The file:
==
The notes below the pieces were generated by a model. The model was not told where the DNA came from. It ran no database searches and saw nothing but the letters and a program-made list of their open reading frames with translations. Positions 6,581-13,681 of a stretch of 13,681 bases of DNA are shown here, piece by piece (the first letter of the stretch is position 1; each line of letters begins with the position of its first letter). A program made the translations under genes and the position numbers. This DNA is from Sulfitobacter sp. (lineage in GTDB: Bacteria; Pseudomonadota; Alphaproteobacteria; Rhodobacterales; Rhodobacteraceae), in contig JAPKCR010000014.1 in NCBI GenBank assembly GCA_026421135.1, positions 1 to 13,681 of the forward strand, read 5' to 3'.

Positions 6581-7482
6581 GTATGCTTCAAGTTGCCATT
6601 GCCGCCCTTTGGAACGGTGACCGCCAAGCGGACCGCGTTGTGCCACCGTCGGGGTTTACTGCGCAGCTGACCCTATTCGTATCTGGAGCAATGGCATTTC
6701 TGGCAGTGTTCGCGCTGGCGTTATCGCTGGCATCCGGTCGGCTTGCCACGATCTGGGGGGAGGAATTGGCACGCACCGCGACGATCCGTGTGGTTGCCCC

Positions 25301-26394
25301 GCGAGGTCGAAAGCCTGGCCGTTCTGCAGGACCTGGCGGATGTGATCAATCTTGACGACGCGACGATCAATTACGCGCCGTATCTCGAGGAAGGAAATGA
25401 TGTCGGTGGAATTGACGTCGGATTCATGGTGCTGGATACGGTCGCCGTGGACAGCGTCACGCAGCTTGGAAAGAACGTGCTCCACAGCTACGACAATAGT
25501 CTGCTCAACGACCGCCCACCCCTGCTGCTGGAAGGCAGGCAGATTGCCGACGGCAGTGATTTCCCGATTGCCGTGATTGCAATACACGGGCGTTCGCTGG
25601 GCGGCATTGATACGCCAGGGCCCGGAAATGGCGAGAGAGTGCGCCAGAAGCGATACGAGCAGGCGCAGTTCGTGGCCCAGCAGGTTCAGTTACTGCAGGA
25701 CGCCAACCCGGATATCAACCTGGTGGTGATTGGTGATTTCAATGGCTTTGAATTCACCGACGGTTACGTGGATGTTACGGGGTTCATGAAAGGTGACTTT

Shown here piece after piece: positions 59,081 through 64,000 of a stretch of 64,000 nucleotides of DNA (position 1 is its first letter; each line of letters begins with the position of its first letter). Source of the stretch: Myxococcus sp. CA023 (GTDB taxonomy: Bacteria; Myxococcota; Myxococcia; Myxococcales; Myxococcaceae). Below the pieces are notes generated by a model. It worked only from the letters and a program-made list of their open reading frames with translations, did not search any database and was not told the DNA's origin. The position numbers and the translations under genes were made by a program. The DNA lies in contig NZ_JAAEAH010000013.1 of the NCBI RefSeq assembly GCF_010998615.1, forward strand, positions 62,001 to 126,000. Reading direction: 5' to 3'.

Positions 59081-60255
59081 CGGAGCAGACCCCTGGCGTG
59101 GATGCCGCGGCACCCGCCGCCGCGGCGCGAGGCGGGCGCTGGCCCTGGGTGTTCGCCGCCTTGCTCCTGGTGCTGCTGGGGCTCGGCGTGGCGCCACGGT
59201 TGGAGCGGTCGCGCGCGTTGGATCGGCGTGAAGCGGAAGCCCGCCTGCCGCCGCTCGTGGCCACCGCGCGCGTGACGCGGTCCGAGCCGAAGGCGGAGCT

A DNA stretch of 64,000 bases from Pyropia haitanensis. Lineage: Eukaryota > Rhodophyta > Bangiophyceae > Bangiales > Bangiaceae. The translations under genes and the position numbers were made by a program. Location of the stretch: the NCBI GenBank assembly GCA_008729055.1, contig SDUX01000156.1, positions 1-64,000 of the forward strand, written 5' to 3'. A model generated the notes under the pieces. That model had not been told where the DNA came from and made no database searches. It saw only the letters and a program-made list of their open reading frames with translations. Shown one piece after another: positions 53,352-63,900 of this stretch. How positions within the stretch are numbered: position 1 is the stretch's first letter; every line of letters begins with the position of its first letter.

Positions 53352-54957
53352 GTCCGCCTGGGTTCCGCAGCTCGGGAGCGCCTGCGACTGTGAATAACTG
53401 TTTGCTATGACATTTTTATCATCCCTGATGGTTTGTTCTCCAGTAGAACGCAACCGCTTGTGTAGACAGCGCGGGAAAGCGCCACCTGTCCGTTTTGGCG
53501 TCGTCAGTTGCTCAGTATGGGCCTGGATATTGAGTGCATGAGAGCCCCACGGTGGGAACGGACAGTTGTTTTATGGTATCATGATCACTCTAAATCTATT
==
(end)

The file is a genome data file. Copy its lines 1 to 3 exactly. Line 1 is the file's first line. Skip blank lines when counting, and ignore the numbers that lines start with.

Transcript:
The notes below the pieces were generated by a model. The model was not told where the DNA came from. It ran no database searches and saw nothing but the letters and a program-made list of their open reading frames with translations. Positions 6,581-13,681 of a stretch of 13,681 bases of DNA are shown here, piece by piece (the first letter of the stretch is position 1; each line of letters begins with the position of its first letter). A program made the translations under genes and the position numbers. This DNA is from Sulfitobacter sp. (lineage in GTDB: Bacteria; Pseudomonadota; Alphaproteobacteria; Rhodobacterales; Rhodobacteraceae), in contig JAPKCR010000014.1 in NCBI GenBank assembly GCA_026421135.1, positions 1 to 13,681 of the forward strand, read 5' to 3'.

Positions 6581-7482
6581 GTATGCTTCAAGTTGCCATT